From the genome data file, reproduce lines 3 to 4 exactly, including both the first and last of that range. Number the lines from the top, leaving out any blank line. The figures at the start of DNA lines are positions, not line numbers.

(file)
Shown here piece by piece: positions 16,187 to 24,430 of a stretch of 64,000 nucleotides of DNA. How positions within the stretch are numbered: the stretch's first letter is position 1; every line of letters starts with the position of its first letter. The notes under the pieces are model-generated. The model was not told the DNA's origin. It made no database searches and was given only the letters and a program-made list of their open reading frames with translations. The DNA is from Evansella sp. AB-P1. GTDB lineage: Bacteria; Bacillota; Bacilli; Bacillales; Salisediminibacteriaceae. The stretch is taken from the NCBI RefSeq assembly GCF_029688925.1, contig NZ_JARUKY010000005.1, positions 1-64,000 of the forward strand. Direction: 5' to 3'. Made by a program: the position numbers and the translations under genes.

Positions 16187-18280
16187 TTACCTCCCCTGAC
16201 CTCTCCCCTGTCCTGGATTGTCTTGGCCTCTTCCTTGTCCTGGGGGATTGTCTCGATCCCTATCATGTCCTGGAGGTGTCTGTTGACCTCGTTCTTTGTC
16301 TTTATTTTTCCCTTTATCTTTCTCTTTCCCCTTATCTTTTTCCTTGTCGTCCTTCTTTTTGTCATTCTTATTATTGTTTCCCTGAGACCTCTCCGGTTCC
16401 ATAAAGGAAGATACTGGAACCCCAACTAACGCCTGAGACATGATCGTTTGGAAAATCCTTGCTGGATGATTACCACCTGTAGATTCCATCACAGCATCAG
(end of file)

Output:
16187 TTACCTCCCCTGAC
16201 CTCTCCCCTGTCCTGGATTGTCTTGGCCTCTTCCTTGTCCTGGGGGATTGTCTCGATCCCTATCATGTCCTGGAGGTGTCTGTTGACCTCGTTCTTTGTC